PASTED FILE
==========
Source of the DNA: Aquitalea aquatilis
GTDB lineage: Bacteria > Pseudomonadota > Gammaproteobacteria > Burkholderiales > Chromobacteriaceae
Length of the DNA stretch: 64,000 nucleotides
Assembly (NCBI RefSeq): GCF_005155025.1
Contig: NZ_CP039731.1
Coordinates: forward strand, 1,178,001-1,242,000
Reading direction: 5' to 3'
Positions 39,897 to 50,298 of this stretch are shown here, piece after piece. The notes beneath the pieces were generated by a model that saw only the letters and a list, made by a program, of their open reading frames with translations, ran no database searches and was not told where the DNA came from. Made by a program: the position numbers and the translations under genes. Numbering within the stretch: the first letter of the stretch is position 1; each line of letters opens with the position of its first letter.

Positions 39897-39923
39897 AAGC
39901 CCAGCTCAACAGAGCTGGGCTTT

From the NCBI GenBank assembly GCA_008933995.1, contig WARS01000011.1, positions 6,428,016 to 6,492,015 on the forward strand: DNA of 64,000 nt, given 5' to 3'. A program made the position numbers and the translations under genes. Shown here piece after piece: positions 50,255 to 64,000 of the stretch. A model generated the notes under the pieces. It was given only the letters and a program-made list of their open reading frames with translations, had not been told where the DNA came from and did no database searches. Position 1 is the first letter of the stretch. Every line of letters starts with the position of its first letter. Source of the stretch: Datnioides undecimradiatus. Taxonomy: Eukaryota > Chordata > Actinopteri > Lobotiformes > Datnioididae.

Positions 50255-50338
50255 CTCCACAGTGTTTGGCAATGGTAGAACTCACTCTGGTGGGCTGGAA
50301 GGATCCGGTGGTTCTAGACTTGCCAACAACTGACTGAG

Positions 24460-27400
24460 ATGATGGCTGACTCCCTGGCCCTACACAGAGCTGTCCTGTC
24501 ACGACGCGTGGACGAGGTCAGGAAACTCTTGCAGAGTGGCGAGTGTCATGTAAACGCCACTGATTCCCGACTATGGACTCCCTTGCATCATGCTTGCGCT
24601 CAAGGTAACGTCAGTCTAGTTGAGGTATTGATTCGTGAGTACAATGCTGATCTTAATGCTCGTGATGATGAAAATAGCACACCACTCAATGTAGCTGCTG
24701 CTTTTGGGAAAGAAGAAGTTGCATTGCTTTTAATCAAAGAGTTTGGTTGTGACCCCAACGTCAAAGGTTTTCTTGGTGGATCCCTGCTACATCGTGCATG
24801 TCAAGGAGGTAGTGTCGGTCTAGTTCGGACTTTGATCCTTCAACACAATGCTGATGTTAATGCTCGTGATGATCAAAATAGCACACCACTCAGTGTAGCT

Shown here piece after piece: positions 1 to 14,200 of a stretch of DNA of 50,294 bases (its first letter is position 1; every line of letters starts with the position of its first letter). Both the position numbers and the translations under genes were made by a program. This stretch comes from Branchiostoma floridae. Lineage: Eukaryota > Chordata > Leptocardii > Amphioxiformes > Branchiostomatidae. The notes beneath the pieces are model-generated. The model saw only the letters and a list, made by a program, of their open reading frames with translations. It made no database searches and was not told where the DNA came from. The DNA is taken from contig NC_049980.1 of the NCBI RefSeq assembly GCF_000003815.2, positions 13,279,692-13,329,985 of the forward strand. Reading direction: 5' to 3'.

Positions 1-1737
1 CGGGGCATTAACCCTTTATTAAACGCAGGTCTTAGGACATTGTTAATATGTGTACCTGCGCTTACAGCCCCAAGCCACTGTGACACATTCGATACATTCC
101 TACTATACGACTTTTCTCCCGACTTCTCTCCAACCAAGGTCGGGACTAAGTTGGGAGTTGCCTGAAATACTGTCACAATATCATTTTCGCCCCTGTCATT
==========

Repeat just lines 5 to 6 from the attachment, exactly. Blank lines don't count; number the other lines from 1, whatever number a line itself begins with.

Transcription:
Contig: NZ_CP039731.1
Coordinates: forward strand, 1,178,001-1,242,000